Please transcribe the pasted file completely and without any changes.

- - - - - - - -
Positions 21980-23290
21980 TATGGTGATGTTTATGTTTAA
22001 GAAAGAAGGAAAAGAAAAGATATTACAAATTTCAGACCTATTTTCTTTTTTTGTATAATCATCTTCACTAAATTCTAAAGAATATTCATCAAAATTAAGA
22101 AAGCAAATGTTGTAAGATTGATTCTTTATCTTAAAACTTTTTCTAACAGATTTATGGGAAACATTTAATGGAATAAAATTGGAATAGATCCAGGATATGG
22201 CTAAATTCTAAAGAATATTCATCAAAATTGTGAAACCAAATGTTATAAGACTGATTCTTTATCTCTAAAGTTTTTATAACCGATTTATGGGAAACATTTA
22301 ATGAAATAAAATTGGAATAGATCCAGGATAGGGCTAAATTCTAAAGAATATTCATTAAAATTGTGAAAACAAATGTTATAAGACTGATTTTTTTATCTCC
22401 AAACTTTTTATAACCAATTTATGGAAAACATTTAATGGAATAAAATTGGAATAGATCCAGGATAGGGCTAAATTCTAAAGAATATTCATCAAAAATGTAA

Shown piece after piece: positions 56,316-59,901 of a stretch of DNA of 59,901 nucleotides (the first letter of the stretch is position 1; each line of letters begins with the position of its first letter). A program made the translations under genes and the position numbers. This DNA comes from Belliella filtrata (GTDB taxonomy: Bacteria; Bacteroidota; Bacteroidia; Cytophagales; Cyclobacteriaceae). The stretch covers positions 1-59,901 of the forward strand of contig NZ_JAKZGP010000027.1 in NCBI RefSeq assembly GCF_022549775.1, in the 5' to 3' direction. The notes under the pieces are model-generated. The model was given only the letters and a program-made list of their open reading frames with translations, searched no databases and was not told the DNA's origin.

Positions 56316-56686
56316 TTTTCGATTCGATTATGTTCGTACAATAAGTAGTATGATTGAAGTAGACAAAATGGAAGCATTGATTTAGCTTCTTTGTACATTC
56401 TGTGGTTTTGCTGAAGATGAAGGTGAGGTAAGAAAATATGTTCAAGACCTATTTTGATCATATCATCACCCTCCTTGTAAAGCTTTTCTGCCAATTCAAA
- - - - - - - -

Positions 21980-23290
21980 TATGGTGATGTTTATGTTTAA
22001 GAAAGAAGGAAAAGAAAAGATATTACAAATTTCAGACCTATTTTCTTTTTTTGTATAATCATCTTCACTAAATTCTAAAGAATATTCATCAAAATTAAGA
22101 AAGCAAATGTTGTAAGATTGATTCTTTATCTTAAAACTTTTTCTAACAGATTTATGGGAAACATTTAATGGAATAAAATTGGAATAGATCCAGGATATGG
22201 CTAAATTCTAAAGAATATTCATCAAAATTGTGAAACCAAATGTTATAAGACTGATTCTTTATCTCTAAAGTTTTTATAACCGATTTATGGGAAACATTTA
22301 ATGAAATAAAATTGGAATAGATCCAGGATAGGGCTAAATTCTAAAGAATATTCATTAAAATTGTGAAAACAAATGTTATAAGACTGATTTTTTTATCTCC
22401 AAACTTTTTATAACCAATTTATGGAAAACATTTAATGGAATAAAATTGGAATAGATCCAGGATAGGGCTAAATTCTAAAGAATATTCATCAAAAATGTAA

Shown piece after piece: positions 56,316-59,901 of a stretch of DNA of 59,901 nucleotides (the first letter of the stretch is position 1; each line of letters begins with the position of its first letter). A program made the translations under genes and the position numbers. This DNA comes from Belliella filtrata (GTDB taxonomy: Bacteria; Bacteroidota; Bacteroidia; Cytophagales; Cyclobacteriaceae). The stretch covers positions 1-59,901 of the forward strand of contig NZ_JAKZGP010000027.1 in NCBI RefSeq assembly GCF_022549775.1, in the 5' to 3' direction. The notes under the pieces are model-generated. The model was given only the letters and a program-made list of their open reading frames with translations, searched no databases and was not told the DNA's origin.

Positions 56316-56686
56316 TTTTCGATTCGATTATGTTCGTACAATAAGTAGTATGATTGAAGTAGACAAAATGGAAGCATTGATTTAGCTTCTTTGTACATTC
56401 TGTGGTTTTGCTGAAGATGAAGGTGAGGTAAGAAAATATGTTCAAGACCTATTTTGATCATATCATCACCCTCCTTGTAAAGCTTTTCTGCCAATTCAAA